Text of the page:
A two-wheeled Sulky can be used for Carting Started, Carting Intermediate and Carting Excellent, however, it is more difficult to load 40 pounds and secure it on the seat of a Sulky, but it can be done.
There are several online sites where you can purchase your equipment. It is an individual choice that no one can make for you � but we can give you the information so you can make the choice. Please do not believe that in any way is the mentioning of a company an endorsement � it�s just a fact that this is where you can purchase your items. Locally here in Florida, and listed below, there is also someone who will manufacture a gorgeous cart for you at nominal expense. You can also make your own cart, if you really want to and there are several sites available to assist you one example listed below. However, you will have to order your harness, there is no way around that. Here is a list that contains not only items, but information:
Peg Bowman, custom carts � 561-339-0645 cell phone
Please familiarize yourself with Carting on the American Rottweiler Club website, and the Carting Coordinator Dr. Tommy Casiango is e-mail available on the site for any questions you may have. Even if you do not want to cart in competition, understanding requirements will help you understand the basics.
To be ready to cart your dog should be familiar with obedience, they do not have to be proficient in it, but they must be able to take direction from you on lead to begin with. They should be able to do left turns, right turns, circles, halt, and (sit or stand) stay. Being able to complete a down stay is also preferable. You can start practicing now � while your waiting for your equipment, oh and one of the trickier things to do is back-up in a straight line about 3 feet. That is easily practiced in your hallway!
The next issue will be on harnessing up and getting use to wearing a harness (no matter which kind you purchase), as well as starting to drag traces, then on to other items.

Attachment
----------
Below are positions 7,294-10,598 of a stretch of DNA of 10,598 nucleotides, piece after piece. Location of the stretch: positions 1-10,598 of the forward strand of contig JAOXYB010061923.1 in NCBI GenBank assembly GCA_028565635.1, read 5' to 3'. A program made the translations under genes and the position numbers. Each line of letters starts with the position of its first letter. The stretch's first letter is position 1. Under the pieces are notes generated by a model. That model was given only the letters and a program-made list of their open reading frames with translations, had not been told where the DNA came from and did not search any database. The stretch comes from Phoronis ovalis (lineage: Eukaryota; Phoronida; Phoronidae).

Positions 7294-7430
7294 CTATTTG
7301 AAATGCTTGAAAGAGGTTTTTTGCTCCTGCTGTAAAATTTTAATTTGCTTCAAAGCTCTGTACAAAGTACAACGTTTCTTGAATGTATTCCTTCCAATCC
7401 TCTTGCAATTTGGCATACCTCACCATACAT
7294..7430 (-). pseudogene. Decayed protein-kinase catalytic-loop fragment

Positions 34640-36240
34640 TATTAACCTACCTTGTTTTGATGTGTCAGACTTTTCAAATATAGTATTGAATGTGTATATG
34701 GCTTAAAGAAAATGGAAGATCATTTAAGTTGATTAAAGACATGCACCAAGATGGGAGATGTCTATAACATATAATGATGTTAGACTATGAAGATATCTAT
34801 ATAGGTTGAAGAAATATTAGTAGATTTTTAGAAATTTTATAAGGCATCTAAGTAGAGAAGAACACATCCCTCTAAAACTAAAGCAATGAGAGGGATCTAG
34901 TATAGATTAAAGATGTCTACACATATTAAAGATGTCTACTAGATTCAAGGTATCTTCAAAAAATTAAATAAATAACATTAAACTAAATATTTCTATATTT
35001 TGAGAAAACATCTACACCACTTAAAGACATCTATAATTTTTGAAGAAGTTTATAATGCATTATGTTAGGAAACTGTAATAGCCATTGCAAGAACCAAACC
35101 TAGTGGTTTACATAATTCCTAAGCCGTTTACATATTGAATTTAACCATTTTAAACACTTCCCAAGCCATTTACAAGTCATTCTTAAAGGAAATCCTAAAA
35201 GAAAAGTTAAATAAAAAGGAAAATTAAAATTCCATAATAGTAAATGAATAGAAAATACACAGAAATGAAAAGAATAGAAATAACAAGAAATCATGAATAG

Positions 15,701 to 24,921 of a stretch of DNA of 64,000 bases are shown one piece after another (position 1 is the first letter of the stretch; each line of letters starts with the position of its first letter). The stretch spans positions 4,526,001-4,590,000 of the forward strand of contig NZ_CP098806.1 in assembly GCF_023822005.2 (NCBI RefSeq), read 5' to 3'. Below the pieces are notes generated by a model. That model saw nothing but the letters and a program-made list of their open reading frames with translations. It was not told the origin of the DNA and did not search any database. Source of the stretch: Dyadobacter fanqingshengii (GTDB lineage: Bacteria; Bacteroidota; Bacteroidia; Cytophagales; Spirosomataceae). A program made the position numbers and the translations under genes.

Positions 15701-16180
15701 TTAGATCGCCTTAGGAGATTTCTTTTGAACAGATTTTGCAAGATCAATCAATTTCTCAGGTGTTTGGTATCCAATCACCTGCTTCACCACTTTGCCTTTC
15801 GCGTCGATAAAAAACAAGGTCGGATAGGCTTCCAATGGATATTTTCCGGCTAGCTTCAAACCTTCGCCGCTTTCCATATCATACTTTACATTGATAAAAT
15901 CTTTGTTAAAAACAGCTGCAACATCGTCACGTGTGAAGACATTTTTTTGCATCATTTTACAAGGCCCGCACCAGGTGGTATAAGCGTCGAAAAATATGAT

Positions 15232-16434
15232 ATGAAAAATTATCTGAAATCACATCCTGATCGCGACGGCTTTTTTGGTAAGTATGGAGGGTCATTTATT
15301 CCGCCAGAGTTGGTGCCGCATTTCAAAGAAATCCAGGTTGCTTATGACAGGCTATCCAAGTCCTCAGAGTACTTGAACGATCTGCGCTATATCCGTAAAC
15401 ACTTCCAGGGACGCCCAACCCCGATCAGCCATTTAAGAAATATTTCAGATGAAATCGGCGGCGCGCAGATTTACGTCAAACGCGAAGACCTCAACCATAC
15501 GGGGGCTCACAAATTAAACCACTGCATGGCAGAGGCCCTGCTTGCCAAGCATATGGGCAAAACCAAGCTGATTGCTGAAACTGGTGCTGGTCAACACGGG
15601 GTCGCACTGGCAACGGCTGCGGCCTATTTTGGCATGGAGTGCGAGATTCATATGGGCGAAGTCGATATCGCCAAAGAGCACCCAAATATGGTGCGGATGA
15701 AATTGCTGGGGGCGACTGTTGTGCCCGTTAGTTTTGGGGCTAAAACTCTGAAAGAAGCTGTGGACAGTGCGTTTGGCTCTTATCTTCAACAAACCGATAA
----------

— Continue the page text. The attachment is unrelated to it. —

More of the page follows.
Otherwise let me leave you with this thought, �In this day and age of BSL what is more approachable than a rottweiler Carting maybe even in a Holiday Parade�..well, perhaps a rottweiler doing Therapy. But you can�t see them in the Macy�s Thanksgiving Parade � that would be pretty cool rottweilers carting or maybe even a float with the ARC logo and it divided up into sections; carting, therapy, herding, obedience, conformation for the #1 Dog & Bitch,
SAR, tracking & agility.�
We need to push. Until then let�s roll!
Start a Carting Craze
again! PLEASE make
sure to read this entire issue before harnessing up � it will
make success much easier for you and your dog by following steps
in order! By now
you should have your harness.
Depending on which harness you have decided to purchase
there will be a slightly different approach to harnessing up,
however, I will make a concerted effort to make the instructions
as simple and easy to read as possible. For those of you who purchased the �Carting Video� from
Dogworks you will probably have an easier time understanding my
description since you can watch it step by step, but if not here
harness up with the following:
� Have your dog sit � stay- take the harness and place your
arm through the neck piece with the harness loop on the
underside of your arm facing you, the harness will seem to
separate so you can notice a right and left side, take the
opening and place it over your dogs head, the loop on the
breastplate should place directly over your dogs breast bone if
so you have put it on correctly, the harness will seem to
separate and each side will lay on either side of the dog and
you should be able to see the area that you will place each paw
through one at a time, right paw then left paw, it will fit up
and around the shoulder freely and you can snap the free
section, which runs thru a loop over the shoulder blades of the